H. Currie, Desilets; Hunter, Price, Boluk
Combines-Aurie; Shamley, Thompson;
Picard; Hargraves. Chomyshyn; Godin, Pete
Nazar, Thornton, Moran.
Referees--Burlingham and Sheridan.
Port Colborne : It was a long 170 miles
back home for the INCO intermediate "A"
hockey finalists and the few ,uppcrters who
made the journey to Owen Sound. The
team are to be congratulated on their showing in their first year in the intermediate
"A" series, and we are hopeful of the JohnRos., Rabertson Cup resting on the Recreation Lounge trophy table next year. Coach
and Defence Player Waiter Horne is to be
highly commended fit his team's efforts.
INCOS were defeated three g'rmes to two
against Collingwnod.
APRIL, 1939
Honor veterans
Thirteen former members of Copper Cliff
mechanical department, now retired on
INCO pension, were honored at a ceremony
in Memorial Community Hall. On behalf
of present members of the "shops" force,
Smelter Master Mechanic J. W. Garrow
presented each of the veterans with a mantle
clock and extended sincere wishes for many
happy years of retirement. General Superintendent R. D. Parker, In congratulating the
guests of honor on their fine record of service with the Company, expressed the hope
that younger members of the department
would live up to the high standard of workmanship that had been set for them. The
honored guests, whose INCO service totalled
more than 400 years, were: J. Marcotte, locomotive engineer, 35 years; Charles Boyle,
locomotive engineer, 43 years; Jim Henry,
locomotive engineer, 28 years; Thomas Camidge, locomotive engineer, 33 years; Sid Simmons, fitter, 27 years; Arthur Walmesley,
locomotive and stationary engineer, 35 years;
Alf Mossey, carpenter, 32 years; Bill Martin,
locomotive engineer, 33 years; Jack Hamilton, carpenter, 15 years; Archie Guthrie, stationary engineer, 28 years; Charles Ade, locomotive engineer, since 1892, the member
present with the record of the earliest start
with the company; and Charles Draper, locomotive engineer, 25 years.
Prize Proteges
Coniston this season can congratulate
itself not only on the splendid program it
carried out during the winter for its budding
hockey players, but also on the way the lads
came through in the race for honors. In both
the midget and juvenile hockey divisions
Coniston teams copped the Nickel Belt
championships, and their juniors made a
great bid in their class before being elimi
Coniston juveniles are proud possessors
of the Rothschild Cup, which they won by
defeating Frood in a semi-final and Sudbury Lions in the showdown. Lions elimiThe players, left to
nated Copper Cliff.
right: Back row-S. Jeffrey, P. Poirier, G.
Baggio, A, Lemieux, L. Legris, coach; F.
Benoit, E. Williams, C. Chabot; front row0. Toniola, G. Duhaime, G. Blake, A. Barbe,
E. Oliver, J. Barnoski, D. Forestell, A. SpenLemieux, Williams and Blake have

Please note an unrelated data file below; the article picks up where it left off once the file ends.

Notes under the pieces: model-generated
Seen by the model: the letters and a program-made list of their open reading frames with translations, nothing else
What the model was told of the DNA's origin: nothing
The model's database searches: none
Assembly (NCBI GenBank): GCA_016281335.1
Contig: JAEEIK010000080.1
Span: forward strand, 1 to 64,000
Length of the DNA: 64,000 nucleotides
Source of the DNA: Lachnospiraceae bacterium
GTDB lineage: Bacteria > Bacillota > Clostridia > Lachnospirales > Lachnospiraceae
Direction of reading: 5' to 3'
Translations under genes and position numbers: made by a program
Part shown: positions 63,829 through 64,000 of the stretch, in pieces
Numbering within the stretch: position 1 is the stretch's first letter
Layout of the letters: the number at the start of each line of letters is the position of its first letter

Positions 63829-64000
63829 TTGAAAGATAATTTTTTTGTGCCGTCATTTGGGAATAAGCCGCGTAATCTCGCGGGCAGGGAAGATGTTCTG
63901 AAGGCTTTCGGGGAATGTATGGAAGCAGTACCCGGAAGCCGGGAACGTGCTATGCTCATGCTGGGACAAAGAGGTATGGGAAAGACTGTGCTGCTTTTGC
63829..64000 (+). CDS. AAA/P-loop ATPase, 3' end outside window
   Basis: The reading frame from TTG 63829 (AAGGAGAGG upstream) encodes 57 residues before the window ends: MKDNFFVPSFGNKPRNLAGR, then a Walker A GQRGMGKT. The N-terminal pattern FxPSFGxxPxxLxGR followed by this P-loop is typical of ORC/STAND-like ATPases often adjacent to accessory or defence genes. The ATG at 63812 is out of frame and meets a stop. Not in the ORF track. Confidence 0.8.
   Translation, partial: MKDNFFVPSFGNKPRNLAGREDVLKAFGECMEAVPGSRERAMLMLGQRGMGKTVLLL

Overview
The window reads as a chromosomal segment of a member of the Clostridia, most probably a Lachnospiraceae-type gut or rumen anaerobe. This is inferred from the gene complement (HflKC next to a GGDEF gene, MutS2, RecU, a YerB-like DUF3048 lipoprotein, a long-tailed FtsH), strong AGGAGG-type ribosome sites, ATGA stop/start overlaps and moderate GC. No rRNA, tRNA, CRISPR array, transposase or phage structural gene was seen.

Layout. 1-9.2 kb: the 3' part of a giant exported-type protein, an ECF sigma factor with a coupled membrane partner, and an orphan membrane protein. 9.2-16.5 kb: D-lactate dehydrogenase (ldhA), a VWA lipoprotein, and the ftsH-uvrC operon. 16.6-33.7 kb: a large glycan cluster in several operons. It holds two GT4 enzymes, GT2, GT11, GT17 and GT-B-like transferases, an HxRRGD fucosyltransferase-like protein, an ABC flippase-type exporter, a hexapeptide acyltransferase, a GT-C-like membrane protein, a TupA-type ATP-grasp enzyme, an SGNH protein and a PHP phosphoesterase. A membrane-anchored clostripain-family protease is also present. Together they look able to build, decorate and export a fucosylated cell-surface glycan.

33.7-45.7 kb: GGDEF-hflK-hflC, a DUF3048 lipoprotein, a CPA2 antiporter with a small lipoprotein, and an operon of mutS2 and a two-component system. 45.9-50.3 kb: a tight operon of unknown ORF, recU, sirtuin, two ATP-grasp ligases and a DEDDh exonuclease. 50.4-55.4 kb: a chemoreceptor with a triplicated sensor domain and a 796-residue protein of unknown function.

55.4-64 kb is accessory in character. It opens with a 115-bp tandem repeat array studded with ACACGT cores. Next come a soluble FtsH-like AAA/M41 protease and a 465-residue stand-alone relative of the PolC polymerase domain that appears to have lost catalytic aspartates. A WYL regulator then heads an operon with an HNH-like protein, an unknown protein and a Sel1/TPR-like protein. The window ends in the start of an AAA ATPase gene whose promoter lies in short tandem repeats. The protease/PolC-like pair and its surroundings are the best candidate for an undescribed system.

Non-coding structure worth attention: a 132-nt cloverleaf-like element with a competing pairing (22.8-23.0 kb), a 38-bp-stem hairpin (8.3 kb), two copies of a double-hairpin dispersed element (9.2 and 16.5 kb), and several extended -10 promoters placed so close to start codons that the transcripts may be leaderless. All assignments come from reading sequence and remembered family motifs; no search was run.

been drafted by the Sudbury team which
is in the finals of the Ontario Juvenile
Hockey Association, another league.
® For the midgets it was a repeat victory,
the Coniston lineup retaining the Frood
Welfare Association trophy they first won
last year. Left to right the team is: Back
row-H. Bray, V. Zaroski, T. Forestell, F.
Toniola, L. Fraser, coach; W. Poirier, D. Kirwan, R. Desautels, A. Barbe; front row-R.
Bolay, C. Gobbo, M. Liberals, P. Slywchuk,
R. Gosselin, L. Poirier, G. Stalker, M.
Laforge. Coniston defeated Sudbury Rotary
before taking on Falcons.
Grosso Signs
For Heavy Sugar
Finally succumbing to professional wiles
after putting in another season as one of
the standouts of Canadian amateur hockey,
Don Grosso late last month lined up with
Detroit Red Wings.
Fourth of the Frood Tiger Allan Cup
lineup to step into the big time, Grosso
made his debut spectacularly by collecting a
goal and an assist in his first game against
Chicago Black Hawks.
His former teammates, Mel Hill of Boston Bruins, and
-Murph" Chamberlain and "Bingo" Kampman of Toronto Maple Leafs, are also now
top-flight names in the monied ranks.
Within the INCU TTRIANliL11
rage 'e
Yage is
APRIL, 1939
Employees Clu b
Reviews Big Year
r.1 A,,
Celebrating its first anniversary March 17,
INCO Employees Club could look back on a
year of widely varied activity, keen competition, and much success in its mission of
making INCOites happier and b e t t e r
acquainted with one another.
Even these few photos, taken at random
the evening of the anniversary dance, show
the tenor of the party. It was gay, colorful, and full of pep-a fitting climax to the
twelve months of operation it celebrated.
For the ladies there were corsage bouquets;
for the men there were souvenir Monel ashtrays, stamped with the Club crest and the
date. The music left little to be desired,
with Paul Koster and his melody men rising
to the special occasion with their customary
smooth renditions. The floor was slick, the
lunch was tasty, and the big birthday cake
which Harry Costello fashioned for the event
provided a neat decoration. Chairman J. W.
Gemmell of the Board of Directors posed